NUIs in Everyday Computing

In a recent post on the Leap Motion blog, Alex Colgan discusses the influences that fictional user interfaces (read ‘user interfaces depicted in movies’) have on the development of motion controls being developed today. He draws on examples from Minority Report, Ender’s Game, and The Avengers to illustrate his three main points. In short, these are:

  • Successful motion controls ‘make us feel powerful and in control of our environment’.
  • Successful motion controls keep the user in a state of flow.
  • Successful motion controls leverage immersion and ‘anti-immersion’ well.

I’d like to focus on the second of those points. In his post, Colgan references Mihaly Csikszentmihalyi’s description of flow (the psychologist who initially proposed the notion):

Human beings seek optimal experiences, where we feel a sense of exhilaration–a deep sense of enjoyment. In these intense moments of concentration, our ego disappears, time stands still. Art. Sport. Gaming. Hacking. Every flow activity shares one thing in common: a sense of discovery, a creative feeling of transporting us into a new reality to higher levels of performance.

Many people who speak of flow (Colgan included) only discuss flow as occurring in creative activities, sports, gaming, and the like. Need this be the case? Is enabling a flow state really only a goal fit for user interfaces built for entertainment and gaming (as Wigdor and Wixon might have us believe?)

Csikszentmihalyi says no. To support this (drawing from his thousands of interviews with not only creatives and athletes, but also CEOs, shepherds, and the like) he describes seven indicators that one is in a flow state:

  1. Completely involved in what we are doing–focused, concentrated.
  2. A sense of ecstasy–of being outside everyday reality.
  3. Greater inner clarity–knowing what needs to be done, and how well we are doing.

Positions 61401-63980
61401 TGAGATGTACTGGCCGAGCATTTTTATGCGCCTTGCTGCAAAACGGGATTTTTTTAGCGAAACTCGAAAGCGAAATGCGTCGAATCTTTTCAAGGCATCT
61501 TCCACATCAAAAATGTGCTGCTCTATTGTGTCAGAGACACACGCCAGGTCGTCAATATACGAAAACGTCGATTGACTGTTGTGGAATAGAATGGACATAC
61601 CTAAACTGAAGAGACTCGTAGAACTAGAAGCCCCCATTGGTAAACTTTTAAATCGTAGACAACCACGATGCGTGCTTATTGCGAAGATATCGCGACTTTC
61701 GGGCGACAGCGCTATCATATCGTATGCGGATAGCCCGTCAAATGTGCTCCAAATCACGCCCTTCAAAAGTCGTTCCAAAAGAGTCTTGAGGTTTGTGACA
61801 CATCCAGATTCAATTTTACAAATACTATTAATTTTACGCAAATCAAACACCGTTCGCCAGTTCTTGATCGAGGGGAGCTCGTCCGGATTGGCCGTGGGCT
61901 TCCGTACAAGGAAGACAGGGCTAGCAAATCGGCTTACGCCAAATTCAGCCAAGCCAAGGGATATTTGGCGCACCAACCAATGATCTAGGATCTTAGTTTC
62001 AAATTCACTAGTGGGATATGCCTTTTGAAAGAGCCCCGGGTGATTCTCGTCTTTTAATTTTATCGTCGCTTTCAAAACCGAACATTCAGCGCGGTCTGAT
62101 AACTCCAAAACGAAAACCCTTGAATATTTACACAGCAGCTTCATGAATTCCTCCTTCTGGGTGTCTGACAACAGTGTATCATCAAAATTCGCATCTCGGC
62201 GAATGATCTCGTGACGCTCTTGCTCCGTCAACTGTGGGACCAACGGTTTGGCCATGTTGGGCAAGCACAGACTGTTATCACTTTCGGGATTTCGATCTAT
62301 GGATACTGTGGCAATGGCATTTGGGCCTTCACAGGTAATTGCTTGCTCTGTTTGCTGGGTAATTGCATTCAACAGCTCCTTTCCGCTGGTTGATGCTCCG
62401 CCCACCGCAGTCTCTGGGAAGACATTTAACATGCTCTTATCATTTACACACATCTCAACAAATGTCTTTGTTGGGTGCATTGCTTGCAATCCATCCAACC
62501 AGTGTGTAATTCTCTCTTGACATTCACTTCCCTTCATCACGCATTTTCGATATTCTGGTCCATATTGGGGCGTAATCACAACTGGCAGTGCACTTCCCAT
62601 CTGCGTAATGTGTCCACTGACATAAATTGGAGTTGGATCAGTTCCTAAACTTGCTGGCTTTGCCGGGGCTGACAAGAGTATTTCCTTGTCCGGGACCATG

4. Knowing that the activity is doable–that our skills are adequate to the task.
  5. A sense of serenity–no worries about oneself, and a feeling of growing beyond the boundaries of the ego.
  6. Timelessness–thoroughly focused on the present, hours seem to pass by in minutes.
  7. Intrinsic motivation–whatever produces flow becomes its own reward.

While I don’t disagree that gaming and entertainment interfaces should aim to be conducive to flow, I’m convinced that flow has a place outside of the latest Call of Duty release. In my work, being completely involved in what I am doing, having inner clarity, having confidence in my abilities, finding serenity, being excited and motivated to do my work are all certainly desirable and achievable. Furthermore, I would hope that the tools I choose to do my work are conducive to these, as well. While NUIs, on the outside, may seem most appropriate for gaming and entertainment, no one has yet convinced me that these are the only applications where they are appropriate. And, if they are especially capable in enabling flow, we should be considering ways to incorporate them in all manner of UI.

Second First Thoughts on NUIs

While I do have some, my experience in designing natural user interfaces (NUIs) is certainly limited. Most recently, I designed a natural user interface for creating theatre lighting designs with the Leap Motion Controller (LEAP). Using hand motions above the LEAP, users could select and move lights around the theatre, rotate lights around two axes, and adjust the intensity of lights. A user would simply ‘touch’ the light in virtual space to select it, and could then drag the light in order to change its position. By tracking five degrees of freedom of a user’s pointed finger, the interface allowed the user to rotate a given light to any orientation by pointing their finger in the direction they wished to point the light. Finally, pinching gestures translated to the adjustment of other non-spatial parameters of the light, such as intensity and color.

In Brave NUI World, Wigdor and Wixon explain:

A NUI is not a natural user interface, but rather an interface that makes your user act and feel like a natural. An easy way of remembering this is to change the way you say ‘natural user interface’—it’s not a natural user interface, but rather a natural user interface.

It turned out that our NUI promoted anything but the user feeling like a natural. For example, in our user study, we found that users quickly tired of using the interface. This occurred as a result of holding one hand above the desk for an extended period of time. Also, rotating lights to extreme angles at time required users to either twist their hands into awkward positions (which may have made them quite sore), or to awkwardly clutch the virtual light several times in order to correctly orient it. While our subjects were often fascinated with the novelty of the LEAP, it was clear that they often found using it (at least with our UI) to be awkward, tiresome, and frustrating.